Voice of mercy in a wicked world of work

7th February 2003 at 00:00
The Elimination of Child Labour: whose responsibility? By Pramila H Bhargava. Sage Publications. pound;27.50, pound;14.99 (pbk) The continuing, largely unremarked, existence of many millions of children who have to work for a pittance in often lethal surroundings explains much about the human condition. An estimated 250 million children between five and 14 are at work, 61 per cent of them in Asia. The largest number of child labourers is in India, where each adult has spent, on average, only two years in school.

However, injustice and inhumanity also make room for people of grace and courage to thrive. And so we have this account by Pramila Bhargava, a personnel officer with Northern Railways in India, who was seconded for two years from 1998 to work with India's National Poverty Alleviation Project (a United Nations initiative). She went to the district of Anantapur in Andhra Pradesh on a mission to get children out of the workplace.

First, she toured the district, discovering 903 child labourers in the first 20 villages she visited. She found, for example, children of six and upwards working in fierce heat in stone quarries. One little boy explained why his feet weren't burned on the hot stones. "He made sure that he did not stay at any place too long. Some children also expressed fear of the big stones rolling down and hurting them. Accidents of this kind were quite frequent."

She found children growing cotton and groundnuts, rearing silkworms, weaving, cattle herding. All were at risk, from the work itself or from toxic dust, dangerous machinery and chemical dyes.

Time and again, a sentence keeps coming back to you, like this one about the young quarry workers, toiling in the sun with baskets of stones on their heads: "Children are sincere and perform the assigned job without any protest."

Pramila Bhargava was clear about "our primary taskI to withdraw the children from the work sites and get them started on the process of achieving literacy". Easy to say; dauntingly difficult to do, given that family poverty is the main reason why children are working. So: "All this meant confronting the contractors as well as convincing the children and their parents."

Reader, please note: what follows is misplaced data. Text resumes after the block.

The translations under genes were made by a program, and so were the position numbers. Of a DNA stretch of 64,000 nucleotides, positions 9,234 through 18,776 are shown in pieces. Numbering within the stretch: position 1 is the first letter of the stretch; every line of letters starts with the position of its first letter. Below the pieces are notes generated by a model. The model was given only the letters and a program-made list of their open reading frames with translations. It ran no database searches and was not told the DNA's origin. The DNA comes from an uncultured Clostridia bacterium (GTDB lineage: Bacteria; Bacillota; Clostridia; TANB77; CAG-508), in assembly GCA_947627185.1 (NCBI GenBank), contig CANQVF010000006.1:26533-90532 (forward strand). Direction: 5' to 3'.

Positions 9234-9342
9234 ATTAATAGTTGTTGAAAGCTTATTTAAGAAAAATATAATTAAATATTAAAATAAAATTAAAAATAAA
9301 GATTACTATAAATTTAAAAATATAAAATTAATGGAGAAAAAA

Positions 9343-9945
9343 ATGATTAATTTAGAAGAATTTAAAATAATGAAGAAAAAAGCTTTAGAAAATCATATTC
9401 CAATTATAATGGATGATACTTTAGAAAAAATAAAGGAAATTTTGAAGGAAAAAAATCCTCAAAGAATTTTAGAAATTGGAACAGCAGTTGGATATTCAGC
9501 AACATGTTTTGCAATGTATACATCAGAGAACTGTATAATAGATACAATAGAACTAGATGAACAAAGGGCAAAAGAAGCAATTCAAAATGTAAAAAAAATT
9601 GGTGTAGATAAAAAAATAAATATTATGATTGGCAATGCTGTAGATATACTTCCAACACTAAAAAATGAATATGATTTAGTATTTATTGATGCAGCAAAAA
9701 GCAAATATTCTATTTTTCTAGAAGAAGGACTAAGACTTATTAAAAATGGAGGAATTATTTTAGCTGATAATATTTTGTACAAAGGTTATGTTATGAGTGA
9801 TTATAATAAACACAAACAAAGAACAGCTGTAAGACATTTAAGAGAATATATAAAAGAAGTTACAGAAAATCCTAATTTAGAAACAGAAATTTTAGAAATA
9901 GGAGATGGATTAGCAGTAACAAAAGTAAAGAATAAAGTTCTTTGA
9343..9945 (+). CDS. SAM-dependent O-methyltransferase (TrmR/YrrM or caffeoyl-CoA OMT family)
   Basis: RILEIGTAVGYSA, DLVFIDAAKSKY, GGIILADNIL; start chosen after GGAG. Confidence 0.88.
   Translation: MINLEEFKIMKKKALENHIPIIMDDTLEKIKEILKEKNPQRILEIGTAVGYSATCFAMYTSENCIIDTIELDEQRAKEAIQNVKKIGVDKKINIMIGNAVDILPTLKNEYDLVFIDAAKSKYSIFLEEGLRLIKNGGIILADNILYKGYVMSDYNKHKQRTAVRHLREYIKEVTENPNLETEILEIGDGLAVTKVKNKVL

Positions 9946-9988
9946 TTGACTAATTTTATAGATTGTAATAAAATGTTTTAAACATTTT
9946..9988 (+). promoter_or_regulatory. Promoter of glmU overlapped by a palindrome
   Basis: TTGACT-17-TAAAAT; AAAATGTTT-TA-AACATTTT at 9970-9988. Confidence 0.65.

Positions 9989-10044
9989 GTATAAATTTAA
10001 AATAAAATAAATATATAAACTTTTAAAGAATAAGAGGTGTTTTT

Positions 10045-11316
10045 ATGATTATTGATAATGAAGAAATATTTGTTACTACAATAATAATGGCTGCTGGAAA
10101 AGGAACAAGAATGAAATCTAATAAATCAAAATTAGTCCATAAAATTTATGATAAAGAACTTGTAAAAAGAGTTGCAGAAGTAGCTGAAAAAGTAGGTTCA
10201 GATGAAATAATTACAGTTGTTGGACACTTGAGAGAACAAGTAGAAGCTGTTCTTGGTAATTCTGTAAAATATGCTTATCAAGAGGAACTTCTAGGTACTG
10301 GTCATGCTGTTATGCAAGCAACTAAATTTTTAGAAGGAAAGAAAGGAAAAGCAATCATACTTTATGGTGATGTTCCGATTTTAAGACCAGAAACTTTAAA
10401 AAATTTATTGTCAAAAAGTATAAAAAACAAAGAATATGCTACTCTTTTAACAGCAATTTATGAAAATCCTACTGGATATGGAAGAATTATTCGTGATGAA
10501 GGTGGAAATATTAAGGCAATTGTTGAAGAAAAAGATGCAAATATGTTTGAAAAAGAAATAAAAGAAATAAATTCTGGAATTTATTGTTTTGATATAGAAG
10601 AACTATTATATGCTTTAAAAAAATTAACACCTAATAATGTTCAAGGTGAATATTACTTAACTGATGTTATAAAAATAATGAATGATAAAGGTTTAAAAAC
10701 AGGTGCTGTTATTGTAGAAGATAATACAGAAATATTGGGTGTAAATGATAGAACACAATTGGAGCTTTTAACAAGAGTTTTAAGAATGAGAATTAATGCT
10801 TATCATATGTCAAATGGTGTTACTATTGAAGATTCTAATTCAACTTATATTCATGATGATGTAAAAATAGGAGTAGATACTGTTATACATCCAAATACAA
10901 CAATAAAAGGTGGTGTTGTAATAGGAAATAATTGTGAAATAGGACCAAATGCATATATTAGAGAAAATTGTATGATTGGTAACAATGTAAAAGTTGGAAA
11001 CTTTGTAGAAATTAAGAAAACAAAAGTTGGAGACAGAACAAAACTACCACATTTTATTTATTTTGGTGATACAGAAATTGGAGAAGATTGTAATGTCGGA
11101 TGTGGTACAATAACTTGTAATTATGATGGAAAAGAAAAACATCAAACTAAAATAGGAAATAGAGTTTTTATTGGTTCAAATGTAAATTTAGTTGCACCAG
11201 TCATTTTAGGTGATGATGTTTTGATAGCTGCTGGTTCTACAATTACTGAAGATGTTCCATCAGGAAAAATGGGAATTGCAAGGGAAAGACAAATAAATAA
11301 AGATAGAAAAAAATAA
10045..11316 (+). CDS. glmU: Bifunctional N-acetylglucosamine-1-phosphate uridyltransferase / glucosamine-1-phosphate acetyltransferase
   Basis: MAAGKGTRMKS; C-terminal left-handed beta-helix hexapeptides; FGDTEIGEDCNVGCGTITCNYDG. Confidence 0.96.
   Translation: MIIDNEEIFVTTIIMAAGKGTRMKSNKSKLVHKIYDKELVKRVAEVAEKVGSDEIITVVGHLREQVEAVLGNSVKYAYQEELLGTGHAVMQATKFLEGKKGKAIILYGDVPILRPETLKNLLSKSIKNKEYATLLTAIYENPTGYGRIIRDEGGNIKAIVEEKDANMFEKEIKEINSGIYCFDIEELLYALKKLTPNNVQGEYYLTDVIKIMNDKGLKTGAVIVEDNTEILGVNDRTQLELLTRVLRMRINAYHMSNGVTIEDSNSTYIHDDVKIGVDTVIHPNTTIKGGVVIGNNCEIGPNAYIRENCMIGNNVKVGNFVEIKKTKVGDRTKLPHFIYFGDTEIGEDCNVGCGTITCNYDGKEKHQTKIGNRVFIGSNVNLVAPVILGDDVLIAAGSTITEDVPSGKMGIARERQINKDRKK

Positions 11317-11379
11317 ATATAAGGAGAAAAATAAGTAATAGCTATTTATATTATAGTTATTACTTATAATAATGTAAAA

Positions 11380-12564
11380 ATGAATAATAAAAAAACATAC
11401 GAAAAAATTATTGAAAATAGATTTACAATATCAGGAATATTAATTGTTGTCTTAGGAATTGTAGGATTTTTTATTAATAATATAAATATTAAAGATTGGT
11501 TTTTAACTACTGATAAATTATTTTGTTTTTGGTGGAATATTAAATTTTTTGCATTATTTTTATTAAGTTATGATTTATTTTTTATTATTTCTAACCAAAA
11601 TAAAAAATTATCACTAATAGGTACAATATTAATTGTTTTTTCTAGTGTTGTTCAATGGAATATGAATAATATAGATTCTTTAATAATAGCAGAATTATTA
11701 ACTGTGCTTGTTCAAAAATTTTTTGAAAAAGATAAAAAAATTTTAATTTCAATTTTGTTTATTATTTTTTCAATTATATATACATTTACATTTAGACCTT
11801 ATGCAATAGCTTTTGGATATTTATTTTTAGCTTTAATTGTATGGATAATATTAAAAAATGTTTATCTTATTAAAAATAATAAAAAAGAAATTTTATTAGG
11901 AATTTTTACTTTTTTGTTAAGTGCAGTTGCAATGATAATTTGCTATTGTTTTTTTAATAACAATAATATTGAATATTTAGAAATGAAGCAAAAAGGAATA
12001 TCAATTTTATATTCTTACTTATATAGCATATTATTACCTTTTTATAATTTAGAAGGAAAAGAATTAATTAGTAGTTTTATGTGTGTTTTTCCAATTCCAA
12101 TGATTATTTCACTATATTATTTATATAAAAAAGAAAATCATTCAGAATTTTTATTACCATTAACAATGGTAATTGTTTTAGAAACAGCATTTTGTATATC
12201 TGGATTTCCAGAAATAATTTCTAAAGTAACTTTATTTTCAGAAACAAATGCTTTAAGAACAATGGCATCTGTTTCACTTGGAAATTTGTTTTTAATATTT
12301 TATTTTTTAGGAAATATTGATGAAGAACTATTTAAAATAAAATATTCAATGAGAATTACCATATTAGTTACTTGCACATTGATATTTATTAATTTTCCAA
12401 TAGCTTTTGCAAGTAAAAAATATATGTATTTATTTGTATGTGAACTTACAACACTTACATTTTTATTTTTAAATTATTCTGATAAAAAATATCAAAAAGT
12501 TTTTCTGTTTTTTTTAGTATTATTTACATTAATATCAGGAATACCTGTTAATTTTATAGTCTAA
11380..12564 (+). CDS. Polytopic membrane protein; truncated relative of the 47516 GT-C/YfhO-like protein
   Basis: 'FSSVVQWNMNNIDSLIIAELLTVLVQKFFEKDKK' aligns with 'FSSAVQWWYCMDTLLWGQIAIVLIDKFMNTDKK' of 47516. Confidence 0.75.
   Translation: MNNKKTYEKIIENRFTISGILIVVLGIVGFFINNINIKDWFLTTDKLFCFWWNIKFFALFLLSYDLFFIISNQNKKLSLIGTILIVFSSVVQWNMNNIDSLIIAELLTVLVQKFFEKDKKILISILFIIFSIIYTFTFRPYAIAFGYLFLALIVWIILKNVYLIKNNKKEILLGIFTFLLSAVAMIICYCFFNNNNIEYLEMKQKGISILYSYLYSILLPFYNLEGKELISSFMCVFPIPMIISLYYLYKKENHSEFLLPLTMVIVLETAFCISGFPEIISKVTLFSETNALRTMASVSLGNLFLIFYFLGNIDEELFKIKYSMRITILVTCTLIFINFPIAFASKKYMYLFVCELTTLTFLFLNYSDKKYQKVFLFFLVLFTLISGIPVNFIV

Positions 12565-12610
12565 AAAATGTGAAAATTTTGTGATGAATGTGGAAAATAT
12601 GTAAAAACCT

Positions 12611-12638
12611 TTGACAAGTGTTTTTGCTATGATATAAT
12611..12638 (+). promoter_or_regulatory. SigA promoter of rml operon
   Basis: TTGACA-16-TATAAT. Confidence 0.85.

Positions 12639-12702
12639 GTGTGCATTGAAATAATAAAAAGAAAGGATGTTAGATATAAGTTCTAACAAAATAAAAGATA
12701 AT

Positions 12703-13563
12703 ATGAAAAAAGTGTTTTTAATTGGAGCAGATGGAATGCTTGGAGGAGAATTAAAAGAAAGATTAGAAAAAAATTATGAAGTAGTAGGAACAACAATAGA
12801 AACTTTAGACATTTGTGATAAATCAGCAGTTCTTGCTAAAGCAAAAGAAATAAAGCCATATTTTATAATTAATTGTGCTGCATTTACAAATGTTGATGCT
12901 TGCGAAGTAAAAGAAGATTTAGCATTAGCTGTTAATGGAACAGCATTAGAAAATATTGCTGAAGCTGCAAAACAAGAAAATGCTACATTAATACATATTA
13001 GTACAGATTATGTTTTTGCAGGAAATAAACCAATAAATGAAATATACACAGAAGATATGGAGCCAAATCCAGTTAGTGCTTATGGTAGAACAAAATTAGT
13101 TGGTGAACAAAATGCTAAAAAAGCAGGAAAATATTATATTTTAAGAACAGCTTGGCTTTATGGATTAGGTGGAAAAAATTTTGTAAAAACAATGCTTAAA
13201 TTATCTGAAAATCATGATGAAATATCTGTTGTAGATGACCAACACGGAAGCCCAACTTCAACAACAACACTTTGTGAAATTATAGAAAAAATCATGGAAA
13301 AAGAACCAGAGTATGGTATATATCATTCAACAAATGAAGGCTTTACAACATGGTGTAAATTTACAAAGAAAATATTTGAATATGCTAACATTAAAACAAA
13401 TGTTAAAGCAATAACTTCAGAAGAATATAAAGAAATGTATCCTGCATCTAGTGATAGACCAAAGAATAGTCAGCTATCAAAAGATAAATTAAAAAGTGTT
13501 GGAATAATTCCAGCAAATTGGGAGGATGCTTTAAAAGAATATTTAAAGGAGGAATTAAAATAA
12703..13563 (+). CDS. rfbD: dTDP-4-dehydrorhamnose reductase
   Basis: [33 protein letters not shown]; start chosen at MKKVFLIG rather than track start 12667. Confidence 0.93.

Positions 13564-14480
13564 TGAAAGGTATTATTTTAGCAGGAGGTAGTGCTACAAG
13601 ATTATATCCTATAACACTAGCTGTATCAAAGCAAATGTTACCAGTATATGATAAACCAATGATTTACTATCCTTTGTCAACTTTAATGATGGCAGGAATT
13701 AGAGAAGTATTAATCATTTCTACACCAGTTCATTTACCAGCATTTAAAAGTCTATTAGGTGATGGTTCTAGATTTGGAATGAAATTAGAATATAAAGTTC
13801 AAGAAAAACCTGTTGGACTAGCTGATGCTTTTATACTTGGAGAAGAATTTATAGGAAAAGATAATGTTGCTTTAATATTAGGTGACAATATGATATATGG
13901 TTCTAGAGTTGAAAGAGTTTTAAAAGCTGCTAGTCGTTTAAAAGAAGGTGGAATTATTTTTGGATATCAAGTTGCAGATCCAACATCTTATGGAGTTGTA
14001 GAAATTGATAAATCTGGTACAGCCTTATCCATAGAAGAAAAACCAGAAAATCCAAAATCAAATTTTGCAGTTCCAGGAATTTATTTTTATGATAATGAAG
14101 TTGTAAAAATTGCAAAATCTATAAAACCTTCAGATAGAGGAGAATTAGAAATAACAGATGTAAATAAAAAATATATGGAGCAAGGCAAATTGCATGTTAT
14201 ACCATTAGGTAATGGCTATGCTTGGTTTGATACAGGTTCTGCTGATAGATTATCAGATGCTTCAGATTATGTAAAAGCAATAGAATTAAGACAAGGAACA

Success began to come - though with many setbacks - through what the author calls "community mobilisation", which turns out to have largely been a matter of stirring up the women. "The strength and courage of the women was truly amazing."

The campaign had many facets - the children couldn't go to their village schools because they were illiterate, so there had to be "back to school" courses. In some areas, there had to be residential camps. None of this was achieved without hindrance. "Vested interests in the form of labour contractors and landlords, who perceived that our project stood in the way of employing their children as cheap labour, instigated the poor parents to pull out their children from the camps."

Her solution to this was inspired by Gandhi's belief in vocational education, and she made her residential camps into places of vocational training.

This is an inspiring, humbling account of what can be done with vision backed by infinite determination. And though the book tells of a relatively small success, affecting a few thousand children in one district, it's also a handbook for others to follow, as well as a wake-up call for governments and individuals across the world.

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